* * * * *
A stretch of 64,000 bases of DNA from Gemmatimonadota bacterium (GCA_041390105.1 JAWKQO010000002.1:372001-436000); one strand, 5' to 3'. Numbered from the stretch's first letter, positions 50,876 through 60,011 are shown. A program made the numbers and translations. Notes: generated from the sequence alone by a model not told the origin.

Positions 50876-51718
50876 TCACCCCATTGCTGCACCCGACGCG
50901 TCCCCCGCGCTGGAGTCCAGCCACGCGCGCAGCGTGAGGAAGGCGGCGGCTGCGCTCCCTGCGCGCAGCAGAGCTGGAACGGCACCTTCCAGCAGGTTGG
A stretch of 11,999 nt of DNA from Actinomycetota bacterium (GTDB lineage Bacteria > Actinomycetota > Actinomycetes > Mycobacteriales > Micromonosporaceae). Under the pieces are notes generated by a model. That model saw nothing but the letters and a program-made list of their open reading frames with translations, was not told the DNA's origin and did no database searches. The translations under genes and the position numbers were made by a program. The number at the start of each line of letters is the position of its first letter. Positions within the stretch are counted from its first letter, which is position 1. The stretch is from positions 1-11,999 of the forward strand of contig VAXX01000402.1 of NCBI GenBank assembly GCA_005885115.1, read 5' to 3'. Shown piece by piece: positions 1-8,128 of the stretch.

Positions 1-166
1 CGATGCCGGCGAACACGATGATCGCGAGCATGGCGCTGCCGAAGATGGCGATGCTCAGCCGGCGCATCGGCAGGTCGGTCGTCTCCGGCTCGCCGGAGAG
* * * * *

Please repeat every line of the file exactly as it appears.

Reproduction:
A stretch of 64,000 bases of DNA from Gemmatimonadota bacterium (GCA_041390105.1 JAWKQO010000002.1:372001-436000); one strand, 5' to 3'. Numbered from the stretch's first letter, positions 50,876 through 60,011 are shown. A program made the numbers and translations. Notes: generated from the sequence alone by a model not told the origin.

Positions 50876-51718
50876 TCACCCCATTGCTGCACCCGACGCG
50901 TCCCCCGCGCTGGAGTCCAGCCACGCGCGCAGCGTGAGGAAGGCGGCGGCTGCGCTCCCTGCGCGCAGCAGAGCTGGAACGGCACCTTCCAGCAGGTTGG
A stretch of 11,999 nt of DNA from Actinomycetota bacterium (GTDB lineage Bacteria > Actinomycetota > Actinomycetes > Mycobacteriales > Micromonosporaceae). Under the pieces are notes generated by a model. That model saw nothing but the letters and a program-made list of their open reading frames with translations, was not told the DNA's origin and did no database searches. The translations under genes and the position numbers were made by a program. The number at the start of each line of letters is the position of its first letter. Positions within the stretch are counted from its first letter, which is position 1. The stretch is from positions 1-11,999 of the forward strand of contig VAXX01000402.1 of NCBI GenBank assembly GCA_005885115.1, read 5' to 3'. Shown piece by piece: positions 1-8,128 of the stretch.

Positions 1-166
1 CGATGCCGGCGAACACGATGATCGCGAGCATGGCGCTGCCGAAGATGGCGATGCTCAGCCGGCGCATCGGCAGGTCGGTCGTCTCCGGCTCGCCGGAGAG